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The Importance of Saliva for Oral Hygiene The best weapon we have to combat decay is the saliva produced by the glands surrounding the mouth. Water makes up about 99.5 percent of saliva; the rest of the elements of saliva include ions such as potassium, potassium chloride and various phosphates and mucous. All these elements work together to provide buffers that assist with regulating the PH in the oral cavity and also producing enzymes that assist in starting the process of breaking down our food. Saliva’s most vital function is not merely moistening the mouth cavity which promotes speech and the movement of food through the digestive system but to fight enamel erosion that facilitates tooth decay. If the bacteria found in the mouth aren’t reduced and neutralized with the help of saliva, demineralization of the hard tissues, such as enamel will occur causing progressive degradation of the tooth natural thing will follow. There are several factors which affect the production of saliva. Though there are many factors which contribute to decreasing the production of saliva, it is most times hard to isolate the problem coming from one particular factor. Reasons like aging, mouth breathing, depression and smoking are among the typical culprits that lead to a drier mouth. However, most times, the occurrence of dry mouth syndrome or xerostomia is recognized to be as a consequence of overall body causes rather than their local oral cavity problems. The most common reasons for xerostomia are using medications that decrease the production of saliva, therapeutic irradiation that is used to treat neck and head cancers and some autoimmune conditions. There are several medications which have the side effect of making the mouth dry. It is quite hard to find an aging adult that does not take more than one medication that deters the production of saliva. An autoimmune disease known as Sjogren’s syndrome is famous for the damage it generates to salivary glands. This syndrome is most times associated with the different rheumatoid diseases. Radiation therapy, used for the treatment of head and neck cancers most times damages salivary glands and halts or lowers salivary production. With many body causes that result in dry mouth syndrome, folks have to be diligent in maximizing the resources available to increase salivary production.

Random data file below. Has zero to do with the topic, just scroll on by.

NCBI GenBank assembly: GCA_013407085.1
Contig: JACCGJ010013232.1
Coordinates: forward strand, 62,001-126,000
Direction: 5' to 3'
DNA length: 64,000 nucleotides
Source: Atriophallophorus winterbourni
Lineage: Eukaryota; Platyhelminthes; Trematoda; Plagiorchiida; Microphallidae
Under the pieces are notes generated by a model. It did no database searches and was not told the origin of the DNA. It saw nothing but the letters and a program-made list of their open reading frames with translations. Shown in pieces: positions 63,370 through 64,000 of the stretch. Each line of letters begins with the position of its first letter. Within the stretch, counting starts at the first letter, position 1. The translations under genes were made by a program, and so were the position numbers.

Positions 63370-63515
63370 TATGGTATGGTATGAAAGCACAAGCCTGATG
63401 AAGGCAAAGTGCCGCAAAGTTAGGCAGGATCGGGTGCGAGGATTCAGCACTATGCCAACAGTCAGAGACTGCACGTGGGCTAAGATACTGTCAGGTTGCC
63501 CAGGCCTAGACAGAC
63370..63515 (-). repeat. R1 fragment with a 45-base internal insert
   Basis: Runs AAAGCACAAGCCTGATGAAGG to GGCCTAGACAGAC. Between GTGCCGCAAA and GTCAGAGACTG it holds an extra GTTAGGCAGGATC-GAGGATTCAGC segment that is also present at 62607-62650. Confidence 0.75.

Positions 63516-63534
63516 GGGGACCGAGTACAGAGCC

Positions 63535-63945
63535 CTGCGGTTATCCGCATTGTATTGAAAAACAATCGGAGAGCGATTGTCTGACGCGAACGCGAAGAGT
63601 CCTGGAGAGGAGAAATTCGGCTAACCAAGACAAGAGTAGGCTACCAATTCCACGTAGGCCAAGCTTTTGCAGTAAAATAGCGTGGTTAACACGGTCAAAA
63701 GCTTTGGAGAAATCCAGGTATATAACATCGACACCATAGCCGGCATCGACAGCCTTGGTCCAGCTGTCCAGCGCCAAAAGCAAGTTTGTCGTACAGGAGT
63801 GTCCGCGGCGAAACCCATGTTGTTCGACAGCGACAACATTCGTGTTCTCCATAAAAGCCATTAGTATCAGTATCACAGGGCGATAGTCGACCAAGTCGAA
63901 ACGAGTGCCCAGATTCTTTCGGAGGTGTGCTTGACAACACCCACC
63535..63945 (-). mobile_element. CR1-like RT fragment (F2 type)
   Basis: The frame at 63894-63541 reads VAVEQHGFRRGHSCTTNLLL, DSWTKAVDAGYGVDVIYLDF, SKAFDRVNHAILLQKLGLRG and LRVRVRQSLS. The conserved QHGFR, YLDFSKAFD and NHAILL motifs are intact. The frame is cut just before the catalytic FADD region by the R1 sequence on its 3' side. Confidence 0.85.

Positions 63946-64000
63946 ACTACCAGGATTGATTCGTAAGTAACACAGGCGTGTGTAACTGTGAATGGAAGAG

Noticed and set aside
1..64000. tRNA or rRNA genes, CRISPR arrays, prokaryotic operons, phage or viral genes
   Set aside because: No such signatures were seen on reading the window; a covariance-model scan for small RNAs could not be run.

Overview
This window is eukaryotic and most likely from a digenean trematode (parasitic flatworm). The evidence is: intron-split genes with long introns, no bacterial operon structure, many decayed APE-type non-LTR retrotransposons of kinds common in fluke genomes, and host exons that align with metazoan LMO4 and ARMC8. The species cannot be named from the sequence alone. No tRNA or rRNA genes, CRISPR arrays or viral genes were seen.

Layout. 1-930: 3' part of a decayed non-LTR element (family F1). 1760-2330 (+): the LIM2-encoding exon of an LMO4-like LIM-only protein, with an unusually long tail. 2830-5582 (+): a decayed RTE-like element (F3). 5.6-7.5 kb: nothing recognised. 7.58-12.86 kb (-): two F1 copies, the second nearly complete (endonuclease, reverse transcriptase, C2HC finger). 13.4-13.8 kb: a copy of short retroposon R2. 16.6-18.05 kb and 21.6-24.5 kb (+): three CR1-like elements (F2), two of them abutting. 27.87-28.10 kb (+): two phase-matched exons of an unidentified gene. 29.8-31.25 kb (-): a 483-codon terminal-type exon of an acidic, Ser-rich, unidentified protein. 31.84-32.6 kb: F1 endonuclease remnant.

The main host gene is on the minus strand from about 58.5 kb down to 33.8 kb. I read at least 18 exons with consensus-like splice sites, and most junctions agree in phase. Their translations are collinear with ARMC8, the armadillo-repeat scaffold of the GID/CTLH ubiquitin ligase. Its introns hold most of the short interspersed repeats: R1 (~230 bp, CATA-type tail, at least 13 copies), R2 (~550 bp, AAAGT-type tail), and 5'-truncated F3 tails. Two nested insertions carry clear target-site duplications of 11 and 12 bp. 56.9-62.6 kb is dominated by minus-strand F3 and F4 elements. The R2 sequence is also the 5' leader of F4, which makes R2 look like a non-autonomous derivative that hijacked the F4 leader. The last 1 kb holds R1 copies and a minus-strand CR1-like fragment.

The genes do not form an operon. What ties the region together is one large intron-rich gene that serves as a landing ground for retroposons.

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Luckily, there are measures that one may take to increase the salivary circulation to replace oral secretions. Enough hydration is vital and should be examined. One should follow good oral hygiene practices with daily flossing and brushing.
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One may purchase over the counter fluoride rinses that help in providing an extra barrier to help in protecting the teeth from the occurrence of decay. In the event radiation treatment is proposed to treat cancer; then your dentist can make fluoride trays to protect the teeth during radiation treatment.